Mt. St. Hellens
Camping at the Lunch Counter
False summit from the Lunch Counter
Dozer on the summit getting some attention
On the summit, looking toward the building in distance
The true summit from the false summit at 11,657 (different trip than picture above)
The final hike up to the summit
Looking back at Pikers Peak (false summit)
The true summit from false summit area
Distance: 5.7 miles (South Spur)
Elevation Gain: 6,650 feet
Summit Elevation: 12,276 feet
Access rating: Level 2
Washington’s second tallest but largest mountain is Mt. Adams. Unlike Rainier, Adams South Spur climb is a good beginner’s climb with no real skills needed. Although I would recommend an ice ace and crampons, it is possible to climb to the summit in summer without them.
Coming from Hood River Oregon, cross over the Columbia River and go west. Turn north on SR-141, going north on the Mount Adams Recreation Road (SR -17). Branch off on to FR-80, FR-8040 and then FR-8040500 following signs for the "South Climb".
Coming from Randle (west of town), take highway 25 south over the bridge. A short distance beyond the bridge, Highway 23 branches to the left. Both turns should have large signs. Follow Highway 23 and signs toward Trout Lake. There will be a section of gravel road. Somewhere before Trout Lake is a sharp turn back north onto FR-80. Follow signs for the “South Climb” using FR-8040 and then FR-8040500.
The route starts with a nice trail up an old road to tree line. From there, a trail continues up to snowfields where you choose your own adventure. Most will follow the tracks of others, few ever get lost. The snowfields aren’t too steep; usually the snow is quite soft. At 9,000 feet is the lunch counter, a good campsite. From this point, you’ll be looking up to the false summit at 11,500 feet. In spring, the slope is fully snow covered but by late summer rocks protrude in places. I’ve even seen some in tennis shoes rock hopping the left side, but most prefer the snow. This area is also a 2,000 foot butt slide coming down. Usually several large trenches form from climbers doing this. Just before the false summit, you’ll hit the steepest part of the climb. I have used crampons here once in early spring.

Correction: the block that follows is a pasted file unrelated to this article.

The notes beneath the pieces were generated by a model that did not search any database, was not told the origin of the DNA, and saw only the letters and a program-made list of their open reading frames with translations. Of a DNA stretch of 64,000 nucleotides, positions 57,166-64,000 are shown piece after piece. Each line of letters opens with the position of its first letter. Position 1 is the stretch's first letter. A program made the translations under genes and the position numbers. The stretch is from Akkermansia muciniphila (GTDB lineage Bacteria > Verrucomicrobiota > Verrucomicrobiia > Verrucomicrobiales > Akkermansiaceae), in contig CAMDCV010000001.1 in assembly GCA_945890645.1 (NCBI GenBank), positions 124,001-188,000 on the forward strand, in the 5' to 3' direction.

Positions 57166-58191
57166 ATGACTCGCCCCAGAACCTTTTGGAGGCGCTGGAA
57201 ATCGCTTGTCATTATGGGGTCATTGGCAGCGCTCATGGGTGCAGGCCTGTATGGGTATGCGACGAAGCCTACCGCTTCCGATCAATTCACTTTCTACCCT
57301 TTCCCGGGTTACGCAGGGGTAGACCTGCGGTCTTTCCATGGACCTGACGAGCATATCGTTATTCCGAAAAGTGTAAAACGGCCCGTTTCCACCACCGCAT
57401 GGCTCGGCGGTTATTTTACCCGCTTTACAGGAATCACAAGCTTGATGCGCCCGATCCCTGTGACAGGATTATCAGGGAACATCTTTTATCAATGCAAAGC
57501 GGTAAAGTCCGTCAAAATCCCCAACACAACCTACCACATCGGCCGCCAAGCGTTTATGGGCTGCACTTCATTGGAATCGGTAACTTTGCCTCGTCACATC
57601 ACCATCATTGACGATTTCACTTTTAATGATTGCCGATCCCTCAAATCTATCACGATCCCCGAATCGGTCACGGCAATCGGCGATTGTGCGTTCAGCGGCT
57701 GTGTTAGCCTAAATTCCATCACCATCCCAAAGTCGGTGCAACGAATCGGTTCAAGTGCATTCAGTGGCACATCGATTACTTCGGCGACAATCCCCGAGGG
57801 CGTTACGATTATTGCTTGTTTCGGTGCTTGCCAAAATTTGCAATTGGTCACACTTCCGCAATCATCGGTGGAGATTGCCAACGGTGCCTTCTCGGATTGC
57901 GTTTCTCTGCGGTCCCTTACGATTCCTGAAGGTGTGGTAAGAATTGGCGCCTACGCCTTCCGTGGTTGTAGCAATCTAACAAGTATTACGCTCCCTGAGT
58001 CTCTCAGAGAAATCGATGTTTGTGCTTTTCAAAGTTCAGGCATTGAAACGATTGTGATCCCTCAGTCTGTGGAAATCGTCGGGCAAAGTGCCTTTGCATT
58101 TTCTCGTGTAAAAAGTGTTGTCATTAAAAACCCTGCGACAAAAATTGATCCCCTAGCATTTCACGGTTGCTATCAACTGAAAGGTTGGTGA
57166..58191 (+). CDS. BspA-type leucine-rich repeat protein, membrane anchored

At the false summit, most put on another layer of clothing as the wind kicks up from the west. From there, it’s an easy stroll on snow or trail over to the final 676 foot climb. A trail goes up this section in late summer. On top, there is an old 2 story building from the days when they mined sulfur from the crater! It’s an airplane type view; you’ll be pointing out the big ones like Rainier, Hood, St. Helens and Jefferson. The climb is a long day trip or an enjoyable memorable overnight at the lunch counter. Camping at the trailhead campground also seems to help with acclimatization for 1 day climbs.
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